Tuesday, February 18, 2014

Hope Center plans community forums on suicide

From:  Aspen Daily News

In the wake of three suicides in the upper Roaring Fork Valley over a 10-day span, the Aspen Hope Center is planning a series of community forums on the issue.

The Hope Center has received dozens of calls, executive director Michelle Muething said, over the last week, from locals asking for a way to gather and discuss the valley’s persistently high rate of suicide. Muething said the nonprofit is planning multiple events throughout the valley, and will announce details soon. The center is also planning free suicide prevention trainings in Aspen, Basalt, Carbondale and Glenwood Springs over the next month.

“This is a big deal for our community,” said Muething.

Pitkin County’s suicide rate has regularly tripled the national average, and the valley has averaged a death by suicide every 11 weeks, according to a 2009 University of Colorado study. Muething said the rates in the study are consistent with what she’s seen since its publication. 

The Hope Center itself resulted from that 2009 study of suicide in Pitkin County, conducted by the University of Colorado Depression Center, and has focused on the top needs identified in the study.

The study made a total of 50 recommendations to better prevent suicide and treat mental illness here. Its primary conclusion was that locals had poor access to mental health help and its top recommendation was to “create a new locally driven entity to develop, implement, integrate, coordinate, and fund the needed behavioral health and wellness services for Pitkin County.”

The Aspen Valley Foundation — formerly the Aspen Valley Medical Foundation — took that recommendation and created the Hope Center to carry out other top needs listed in the Depression Center assessment. Opened in June 2010, the Hope Center has since focused on meeting two of the other crucial needs identified by the Depression Center: a 24-hour crisis line, to be answered by a clinician; and a continuum of care to shepherd people out of mental health crises.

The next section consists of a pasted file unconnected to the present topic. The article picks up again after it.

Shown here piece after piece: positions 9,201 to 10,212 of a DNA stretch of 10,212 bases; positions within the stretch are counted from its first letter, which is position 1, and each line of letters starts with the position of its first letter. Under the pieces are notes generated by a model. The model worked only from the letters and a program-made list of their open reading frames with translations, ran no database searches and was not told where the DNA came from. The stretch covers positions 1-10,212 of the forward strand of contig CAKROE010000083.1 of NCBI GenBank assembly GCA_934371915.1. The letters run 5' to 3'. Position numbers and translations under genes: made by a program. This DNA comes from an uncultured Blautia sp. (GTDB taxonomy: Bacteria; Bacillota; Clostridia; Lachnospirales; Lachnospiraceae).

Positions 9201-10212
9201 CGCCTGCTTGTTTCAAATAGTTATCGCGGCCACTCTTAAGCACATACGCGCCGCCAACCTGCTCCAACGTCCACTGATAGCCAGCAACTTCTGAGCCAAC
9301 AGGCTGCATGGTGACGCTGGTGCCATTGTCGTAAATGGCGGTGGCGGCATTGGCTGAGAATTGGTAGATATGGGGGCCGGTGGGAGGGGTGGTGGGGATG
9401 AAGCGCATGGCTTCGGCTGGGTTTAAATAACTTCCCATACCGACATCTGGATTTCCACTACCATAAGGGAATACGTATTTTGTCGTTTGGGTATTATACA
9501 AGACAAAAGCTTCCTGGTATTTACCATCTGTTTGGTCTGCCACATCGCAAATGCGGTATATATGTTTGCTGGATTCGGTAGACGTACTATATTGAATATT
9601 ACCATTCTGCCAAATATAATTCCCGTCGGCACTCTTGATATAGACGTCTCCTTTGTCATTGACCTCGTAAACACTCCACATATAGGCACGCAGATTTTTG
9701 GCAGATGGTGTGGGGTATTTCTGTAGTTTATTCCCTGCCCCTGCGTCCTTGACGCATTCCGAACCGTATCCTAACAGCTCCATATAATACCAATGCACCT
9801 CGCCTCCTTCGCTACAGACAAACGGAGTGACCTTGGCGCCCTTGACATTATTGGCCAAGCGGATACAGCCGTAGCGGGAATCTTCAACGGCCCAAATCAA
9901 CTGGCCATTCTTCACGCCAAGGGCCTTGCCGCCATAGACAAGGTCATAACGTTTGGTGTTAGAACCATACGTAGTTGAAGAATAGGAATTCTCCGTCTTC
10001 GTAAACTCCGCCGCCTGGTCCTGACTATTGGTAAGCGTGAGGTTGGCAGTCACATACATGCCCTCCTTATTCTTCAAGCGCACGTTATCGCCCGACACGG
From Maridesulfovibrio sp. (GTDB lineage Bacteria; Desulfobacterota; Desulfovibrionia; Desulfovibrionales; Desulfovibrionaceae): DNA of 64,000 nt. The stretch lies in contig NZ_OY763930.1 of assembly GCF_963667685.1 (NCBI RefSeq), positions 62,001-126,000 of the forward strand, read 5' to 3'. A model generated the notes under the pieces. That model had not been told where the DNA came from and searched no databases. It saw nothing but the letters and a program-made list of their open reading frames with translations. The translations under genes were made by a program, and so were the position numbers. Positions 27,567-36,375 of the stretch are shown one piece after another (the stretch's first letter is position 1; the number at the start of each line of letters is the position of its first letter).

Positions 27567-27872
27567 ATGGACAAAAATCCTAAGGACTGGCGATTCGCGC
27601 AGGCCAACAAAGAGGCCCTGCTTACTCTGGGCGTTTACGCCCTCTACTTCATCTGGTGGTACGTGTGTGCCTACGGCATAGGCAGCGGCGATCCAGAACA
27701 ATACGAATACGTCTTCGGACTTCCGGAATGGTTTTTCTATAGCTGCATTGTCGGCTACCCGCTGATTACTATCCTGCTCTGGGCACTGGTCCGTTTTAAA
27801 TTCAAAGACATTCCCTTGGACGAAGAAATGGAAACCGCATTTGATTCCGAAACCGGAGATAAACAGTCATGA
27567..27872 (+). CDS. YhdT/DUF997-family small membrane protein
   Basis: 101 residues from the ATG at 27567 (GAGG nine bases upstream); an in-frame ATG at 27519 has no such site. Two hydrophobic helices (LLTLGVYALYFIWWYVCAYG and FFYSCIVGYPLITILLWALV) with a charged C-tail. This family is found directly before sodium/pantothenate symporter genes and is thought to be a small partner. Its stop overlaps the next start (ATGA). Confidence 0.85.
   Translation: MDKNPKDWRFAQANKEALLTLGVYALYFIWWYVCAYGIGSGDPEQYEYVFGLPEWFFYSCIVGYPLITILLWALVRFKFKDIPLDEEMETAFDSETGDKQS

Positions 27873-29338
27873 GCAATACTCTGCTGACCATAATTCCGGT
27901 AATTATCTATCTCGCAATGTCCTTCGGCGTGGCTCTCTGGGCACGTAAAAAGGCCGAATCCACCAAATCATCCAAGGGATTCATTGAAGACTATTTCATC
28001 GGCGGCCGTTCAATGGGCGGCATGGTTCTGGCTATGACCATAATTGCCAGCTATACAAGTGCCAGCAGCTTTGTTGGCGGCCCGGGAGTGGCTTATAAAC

The Hope Center’s Virtual Intensive Outpatient Program (VIOP) offers a middle ground between occasional therapy and full-time hospitalization for high risk individuals. It allows a patient to stay at home, but includes multiple daily therapy and treatment sessions. The stabilization program usually takes three to five days, though some have stayed in longer, as needed. Seventy-seven people have successfully completed the VIOP program, Muething said

“We utilize the resources in the community and the person’s friends and family, and that helps people get through what may seem insurmountable,” said Muething.

The program fills part of the need left by the valley’s lack of a psychiatric hospital or ward — a resource that’s standard in more populated areas.

“We have not considered opening a psych facility,” said Aspen Valley Hospital spokesperson Ginny Dyche. “Psychiatric patient care really requires a great amount of specialty expertise, both in the form of psychiatrists, staff and the facility itself. ... You can’t just set aside a room. There are many regulatory requirements.”

While devoted hospital beds for psychiatric needs might be desirable, the costs are too high for the benefits it would offer for a small community like the Roaring Fork Valley, health officials said. The Hope Center, Muething said, is focused on dealing with crises and will not likely expand that primary purpose.

The Depression Center’s doctors closely linked the valley’s permissive attitude toward drug and alcohol abuse to its suicide rate, and recommended establishing a detoxification facility in the Aspen area. Mind Springs Health, formerly the Aspen Counseling Center, opened one at Pitkin County’s health and human services building in January 2013.